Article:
For other uses, see Melon (disambiguation).
Canary melon and cantaloupe
Watermelon vendors in Kstovo, Russia

A melon is any of various plants of the family Cucurbitaceae with sweet edible, fleshy fruit. The word "melon" can refer to either the plant or specifically to the fruit. Botanically, a melon is a kind of berry, specifically a "pepo". The word melon derives from Latin melopepo,[1] which is the latinization of the Greek μηλοπέπων (mēlopepon), meaning "melon",[2] itself a compound of μῆλον (mēlon), "apple"[3] and πέπων (pepōn), amongst others "a kind of gourd or melon".[4] Many different cultivars have been produced, particularly of muskmelons.


Watermelon and melon in India

Melons originated in Africa[5] and southwest Asia,[6] but they gradually began to appear in Europe toward the end of the Roman Empire. However recent discoveries of melon seeds dated between 1350 and 1120 BC in Nuragic sacred wells have shown that melons were first brought to Europe by the Nuragic civilization of Sardinia during the Bronze Age.[7] Melons were among the earliest plants to be domesticated in both the Old and New Worlds.[8] Early European settlers in the New World are recorded as growing honeydew and casaba melons as early as the 1600s.[6] A number of Native American tribes in New Mexico, including Acoma, Cochiti, Isleta, Navajo, Santo Domingo and San Felipe, maintain a tradition of growing their own characteristic melon cultivars, derived from melons originally introduced by the Spanish. Organizations like Native Seeds/SEARCH have made an effort to collect and preserve these and other heritage seeds.[9]

Melons by genus





Melons in genus Cucumis are culinary fruits, and include the majority of culinary melons. All but a handful of culinary melon varieties belong to the species Cucumis melo L.

See also


  1. Not to be confused with Cucumis melo inodorus varieties, also collectively called winter melon.


  1. Charlton T. Lewis; Charles Short (1879). "melopepo". A Latin Dictionary. Oxford University Press.
  2. Henry George Liddell; Robert Scott (1925). "μηλοπέπων,". A Greek-English Lexicon (ninth ed.). Oxford University Press.
  3. Liddell et al, "μῆλον"
  4. Liddell et al, "πέπων"
  5. John Griffith Vaughan; Catherine Geissler (2009). The New Oxford Book of Food Plants (second ed.). Oxford University Press. p. 134. ISBN 0-19-954946-X.
  6. 1 2 "Growing Melons". University of Nebraska-Lincoln Extension. Retrieved 2011-11-04.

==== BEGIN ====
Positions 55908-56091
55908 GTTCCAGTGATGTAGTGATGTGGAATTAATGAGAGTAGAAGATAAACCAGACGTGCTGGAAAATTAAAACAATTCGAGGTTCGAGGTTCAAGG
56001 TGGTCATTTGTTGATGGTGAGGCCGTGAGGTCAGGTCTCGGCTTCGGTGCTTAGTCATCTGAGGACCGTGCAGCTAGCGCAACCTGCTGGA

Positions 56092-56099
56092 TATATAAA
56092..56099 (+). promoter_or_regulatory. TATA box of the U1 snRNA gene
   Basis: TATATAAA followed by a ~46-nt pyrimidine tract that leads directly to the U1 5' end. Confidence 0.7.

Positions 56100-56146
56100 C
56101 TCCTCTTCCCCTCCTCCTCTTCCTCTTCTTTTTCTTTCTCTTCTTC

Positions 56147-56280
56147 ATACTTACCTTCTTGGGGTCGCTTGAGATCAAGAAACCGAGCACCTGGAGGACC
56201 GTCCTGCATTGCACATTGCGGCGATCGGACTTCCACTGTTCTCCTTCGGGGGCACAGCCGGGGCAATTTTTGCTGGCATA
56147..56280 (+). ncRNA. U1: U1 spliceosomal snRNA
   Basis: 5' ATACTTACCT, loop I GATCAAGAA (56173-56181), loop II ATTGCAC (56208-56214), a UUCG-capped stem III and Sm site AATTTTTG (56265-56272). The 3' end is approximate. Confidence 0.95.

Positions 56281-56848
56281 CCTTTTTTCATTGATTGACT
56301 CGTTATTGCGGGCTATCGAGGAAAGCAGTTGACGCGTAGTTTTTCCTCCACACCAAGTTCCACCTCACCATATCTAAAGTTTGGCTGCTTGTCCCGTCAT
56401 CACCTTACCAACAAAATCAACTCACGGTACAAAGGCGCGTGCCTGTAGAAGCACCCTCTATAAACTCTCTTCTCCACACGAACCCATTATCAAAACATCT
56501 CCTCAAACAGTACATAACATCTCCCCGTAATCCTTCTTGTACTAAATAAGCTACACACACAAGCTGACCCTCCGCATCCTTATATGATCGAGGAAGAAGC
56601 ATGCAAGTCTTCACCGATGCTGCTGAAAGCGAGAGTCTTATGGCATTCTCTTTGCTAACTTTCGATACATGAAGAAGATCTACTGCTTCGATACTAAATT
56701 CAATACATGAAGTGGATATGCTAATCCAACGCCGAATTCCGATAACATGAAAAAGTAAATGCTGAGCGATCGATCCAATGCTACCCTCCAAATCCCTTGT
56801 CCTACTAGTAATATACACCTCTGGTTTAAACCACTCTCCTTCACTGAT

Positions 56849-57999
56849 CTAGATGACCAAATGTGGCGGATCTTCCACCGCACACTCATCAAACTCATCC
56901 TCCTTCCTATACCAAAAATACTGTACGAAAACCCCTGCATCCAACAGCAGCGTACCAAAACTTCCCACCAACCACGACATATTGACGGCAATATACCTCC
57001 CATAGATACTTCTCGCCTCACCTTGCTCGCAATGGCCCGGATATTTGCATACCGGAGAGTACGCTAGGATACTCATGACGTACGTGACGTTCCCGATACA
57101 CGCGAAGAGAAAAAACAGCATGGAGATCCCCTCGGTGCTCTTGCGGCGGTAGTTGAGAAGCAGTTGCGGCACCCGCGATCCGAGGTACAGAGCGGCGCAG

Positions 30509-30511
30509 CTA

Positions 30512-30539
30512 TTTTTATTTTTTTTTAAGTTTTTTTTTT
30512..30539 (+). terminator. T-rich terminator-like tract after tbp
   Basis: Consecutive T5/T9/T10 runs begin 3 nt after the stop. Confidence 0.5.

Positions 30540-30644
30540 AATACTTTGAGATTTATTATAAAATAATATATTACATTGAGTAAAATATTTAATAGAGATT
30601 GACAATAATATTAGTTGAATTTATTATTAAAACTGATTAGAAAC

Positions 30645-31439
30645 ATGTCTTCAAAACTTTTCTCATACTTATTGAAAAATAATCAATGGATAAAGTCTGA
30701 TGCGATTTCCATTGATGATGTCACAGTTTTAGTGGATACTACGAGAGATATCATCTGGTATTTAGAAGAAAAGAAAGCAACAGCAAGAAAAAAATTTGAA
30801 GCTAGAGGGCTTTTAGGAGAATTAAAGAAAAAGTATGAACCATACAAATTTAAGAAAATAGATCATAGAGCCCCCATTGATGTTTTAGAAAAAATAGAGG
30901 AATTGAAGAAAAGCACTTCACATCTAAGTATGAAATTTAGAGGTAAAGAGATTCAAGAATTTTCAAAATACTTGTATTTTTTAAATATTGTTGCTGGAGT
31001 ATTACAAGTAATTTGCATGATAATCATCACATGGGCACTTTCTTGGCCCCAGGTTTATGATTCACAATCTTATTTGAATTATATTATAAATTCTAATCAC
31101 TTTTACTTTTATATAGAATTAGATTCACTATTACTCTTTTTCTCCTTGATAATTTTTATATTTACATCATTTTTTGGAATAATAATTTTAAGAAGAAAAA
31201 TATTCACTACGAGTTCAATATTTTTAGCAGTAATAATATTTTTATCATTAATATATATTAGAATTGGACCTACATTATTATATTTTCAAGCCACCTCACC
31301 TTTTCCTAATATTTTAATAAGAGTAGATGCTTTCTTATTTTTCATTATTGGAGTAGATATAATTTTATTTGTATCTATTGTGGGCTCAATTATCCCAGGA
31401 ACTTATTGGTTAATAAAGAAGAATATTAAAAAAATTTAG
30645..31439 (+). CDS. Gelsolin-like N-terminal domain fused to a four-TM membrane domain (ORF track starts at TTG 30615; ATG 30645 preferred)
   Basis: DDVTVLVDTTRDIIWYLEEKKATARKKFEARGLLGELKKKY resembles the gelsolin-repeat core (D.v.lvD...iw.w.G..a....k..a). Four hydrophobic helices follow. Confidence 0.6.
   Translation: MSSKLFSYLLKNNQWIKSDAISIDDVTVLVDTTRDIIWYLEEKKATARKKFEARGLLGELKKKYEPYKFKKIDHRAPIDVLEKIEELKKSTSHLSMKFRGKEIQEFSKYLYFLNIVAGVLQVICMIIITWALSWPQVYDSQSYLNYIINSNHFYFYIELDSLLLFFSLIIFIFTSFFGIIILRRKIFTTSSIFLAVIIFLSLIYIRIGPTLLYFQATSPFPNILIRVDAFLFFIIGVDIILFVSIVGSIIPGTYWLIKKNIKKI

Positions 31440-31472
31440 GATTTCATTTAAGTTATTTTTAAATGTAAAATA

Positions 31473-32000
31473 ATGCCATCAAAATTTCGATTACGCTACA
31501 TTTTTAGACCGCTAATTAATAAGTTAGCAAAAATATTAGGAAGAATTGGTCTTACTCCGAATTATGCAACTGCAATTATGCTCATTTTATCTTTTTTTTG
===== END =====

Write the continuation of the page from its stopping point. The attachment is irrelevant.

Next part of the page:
7. Archaeobotanical analysis of a Bronze Age well from Sardinia: A wealth of knowledge
  8. Dhillon, Narinder P.S.; Monforte, Antonio J.; Pitrat, Michel; Pandey, Sudhakar; Singh, Praveen Kumar; Reitsma, Kathleen R.; Garcia-Mas, Jordi; Sharma, Abhishek; McCreight, James D. (2012). Jules Janick, ed. "Melon Landraces of India: Contributions and Importance". Plant Breeding Review. John Wiley & Sons. 35: 88. ISBN 1118100484. Retrieved 2014-10-20.
  9. Denise Miller (September 24, 2008). "San Felipe Pueblo melon farmer favors the old ways". Albuquerque Journal. Retrieved 2014-10-20.
  10. Danielle Nierenberg. "Seeds, seeds, seeds: Egusi, the Miracle Melon". Nourishing the Planet.
  11. Enoch Gbenato Achigan-Dako; Rose Fagbemissi; Hermane Tonankpon Avohou; Raymond Sognon Vodouhe; Ousmane Coulibaly; Adam Ahanchede (2008). "Importance and practices of Egusi crops (Citrullus lanatus (Thunb.) Matsum. & Nakai, Cucumeropsis mannii Naudin and Lagenaria siceraria (Molina) Standl. cv. ' Aklamkpa ') in sociolinguistic areas in Benin" (PDF). Biotechnol. Agron. Soc. Environ. 12 (4): 393–40. Retrieved 2014-10-20.
  12. Daniel Zohary & Maria Hopf (2000). Domestication of Plants in the Old World (3 ed.). Oxford University Press. p. 193.
  13. "Citrullus lanatus (Thunb.) Matsum. & Nakai". Grassland Species Profiles. FAO.
  14. G.N. Njorogo; M.N. van Luijk (2004). "Momordica". In G.J.H. Grubben; O.H. Denton. Plant Resources of Tropical Africa: Vegetables. Wageningen, Netherlands: PROTA Foundation. p. 248. ISBN 90-5782-147-8. Retrieved 2014-10-20.
  15. Anthony F. Chiffolo; Rayner W. Hesse (2006). Cooking with the Bible: biblical food, feasts, and lore. Greenwood Publishing Group. p. 255. ISBN 0-313-33410-2. Retrieved 2014-10-20.
  16. 1 2 Heidemarie Vos (2010). Passion of a Foodie - An International Kitchen Companion. Strategic Book Publishing. p. 348. ISBN 1-934925-63-2. Retrieved 2014-10-20.
  17. "What is a casaba melon?". WiseGeek. Retrieved 2014-10-20.
  18. "Xinjiang Hami Melon". Library>China ABC>Geography>Local Products. China Daily. Retrieved 2014-10-20.
  19. "Moscow flooded with melons". The Moscow Times. September 21, 2007. Retrieved 2014-10-20.
  20. Jac G. Constant (1986). The Complete Book of Fruit: an illustrated guide to over 400 species and varieties of fruit from all over the world. Admiral. p. 35. ISBN 1-85171-049-3.
  21. Judy Bastyra, Julia Canning (1990). A Gourmet's Guide to Fruit. HP Books. p. 64. ISBN 0-89586-849-0.
  22. Linda Ziedrich (2010). The Joy of Jams, Jellies and Other Sweet Preserves: 200 Classic and Contemporary Recipes Showcasing the Fabulous Flavors of Fresh Fruits (Easyread Large Edition). p. 116. ISBN 1-4587-6483-4. Retrieved 2014-10-20.
  23. James Ehler. "Melons". Food Reference. Retrieved 2014-10-20.

General references

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